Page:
Friday, June 22, 2012

The Prisoner of Shark Island (1936)


20th Century-Fox
Director: John Ford
Starring: Warner Baxter, Gloria Stuart

John Ford’s production of The Prisoner of Shark Island takes his filmmaking to a new place, as this feature loosely based on a wrongfully accused, little known historical figure in American history. Despite the fictionalized telling of the real life man, Dr. Samuel Mudd, with the film taking strong liberties with the tale of a man convicted and later pardoned for his connection to one of the nation’s most well known crimes, Ford creates an entertaining film about a name and his strong will to just get back to normal despite conviction with no wrongful doing. Starring the ever busy leading man Warner Baxter, we are transported to the time just proceeding the end of the Civil War when reconstruction was just beginning and tempers still ran high between the North and the South.

The Prisoner of Shark Island is a drama fictionalizing the story of Samuel Mudd, a physician convicted for associating and aiding John Wilkes Booth following the assassination of President Abraham Lincoln, and Mudd’s eventual pardon for the crime. Warner Baxter stars as kind hearted Dr. Samuel A. Mudd, who on one fateful night treats the wounded leg of stranger, who happens to be John Wilkes Booth (Francis McDonald) on the run directly proceeding the assassination of the President at Ford’s Theater that evening. Due to unfortunate circumstances and the swift actions of the court in the wake of events, Mudd is sentenced to life in prison for aiding in the conspiracy through association to Booth. Sentenced to live out his days on an island off the Florida keys Mudd finds hostility from many for his crimes, but eventually is needed as he aides in suppressing an outbreak of yellow fever on the island. For his brave deeds and strength under the near calamity that could have killed all men on the island, Mudd is pardoned, finally washed clean of his wrongful accusations.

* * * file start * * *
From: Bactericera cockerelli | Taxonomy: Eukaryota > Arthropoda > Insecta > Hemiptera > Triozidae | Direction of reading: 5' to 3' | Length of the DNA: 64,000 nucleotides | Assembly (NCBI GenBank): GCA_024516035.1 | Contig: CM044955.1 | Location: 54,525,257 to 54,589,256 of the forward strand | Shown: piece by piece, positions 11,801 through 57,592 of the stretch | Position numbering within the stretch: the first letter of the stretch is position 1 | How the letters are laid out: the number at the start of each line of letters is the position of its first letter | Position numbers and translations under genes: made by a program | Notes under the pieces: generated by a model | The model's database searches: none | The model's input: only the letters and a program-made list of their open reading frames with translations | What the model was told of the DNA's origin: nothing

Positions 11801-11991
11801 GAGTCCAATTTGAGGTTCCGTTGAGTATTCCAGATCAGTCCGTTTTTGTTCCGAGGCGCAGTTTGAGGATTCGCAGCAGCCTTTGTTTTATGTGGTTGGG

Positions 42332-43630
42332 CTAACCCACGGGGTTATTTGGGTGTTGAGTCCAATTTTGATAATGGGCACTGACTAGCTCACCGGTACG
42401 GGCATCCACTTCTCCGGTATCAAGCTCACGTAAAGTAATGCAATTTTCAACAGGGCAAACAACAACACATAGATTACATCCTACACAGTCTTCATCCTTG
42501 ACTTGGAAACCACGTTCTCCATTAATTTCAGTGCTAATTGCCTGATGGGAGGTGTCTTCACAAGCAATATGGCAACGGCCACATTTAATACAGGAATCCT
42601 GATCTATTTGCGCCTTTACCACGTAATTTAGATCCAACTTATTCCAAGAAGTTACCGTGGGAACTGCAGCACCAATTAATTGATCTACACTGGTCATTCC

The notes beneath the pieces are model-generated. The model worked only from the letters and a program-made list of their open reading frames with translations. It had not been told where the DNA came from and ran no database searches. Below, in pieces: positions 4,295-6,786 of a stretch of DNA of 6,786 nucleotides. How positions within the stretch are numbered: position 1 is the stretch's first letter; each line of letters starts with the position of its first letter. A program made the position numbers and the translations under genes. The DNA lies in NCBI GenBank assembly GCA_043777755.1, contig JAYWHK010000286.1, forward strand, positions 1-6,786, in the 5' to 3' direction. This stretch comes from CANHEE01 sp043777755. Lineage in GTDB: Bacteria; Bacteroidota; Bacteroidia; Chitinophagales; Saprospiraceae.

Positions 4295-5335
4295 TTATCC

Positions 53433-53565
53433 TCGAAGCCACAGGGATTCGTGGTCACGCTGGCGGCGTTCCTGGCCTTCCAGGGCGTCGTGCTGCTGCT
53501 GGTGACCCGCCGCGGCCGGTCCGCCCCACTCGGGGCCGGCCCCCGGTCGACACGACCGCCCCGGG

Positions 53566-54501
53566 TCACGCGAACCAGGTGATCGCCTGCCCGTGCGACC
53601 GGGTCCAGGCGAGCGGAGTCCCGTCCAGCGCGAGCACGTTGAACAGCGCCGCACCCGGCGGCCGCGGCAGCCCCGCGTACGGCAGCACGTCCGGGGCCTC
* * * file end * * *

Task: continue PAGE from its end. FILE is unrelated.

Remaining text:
Despite gregarious historical inaccuracies of the real life events to that depicted for entertainment purposes on screen, the film is rather enjoyable as a lone story, leaving you wanting to read more about the historical events that did surround the real-life man. Unfortunately history says uglier truths concerning the man that is Dr. Samuel Mudd. Truth is Mudd was in fact was pardoned by President Johnson for Mudd’s actions in fighting off yellow fever despite his ties to Booth, which in reality were much closer that a visitor in the night. Other than the assassination, the aiding of Booth, the conviction, and the eventual pardon, all the other event of the film are exaggerated, fictionalized tales to make his story more entertaining for audiences in the movie theaters. In real life Mudd was known to associate with Booth and could very well have been in on the assassination attempt, planning to help the assailant with his get-away plan. But we can all put that aside as John Ford leads down a story of action, bravery, and adventure, as in this case a man is wrongfully accused after he helps a stranger treat his wound.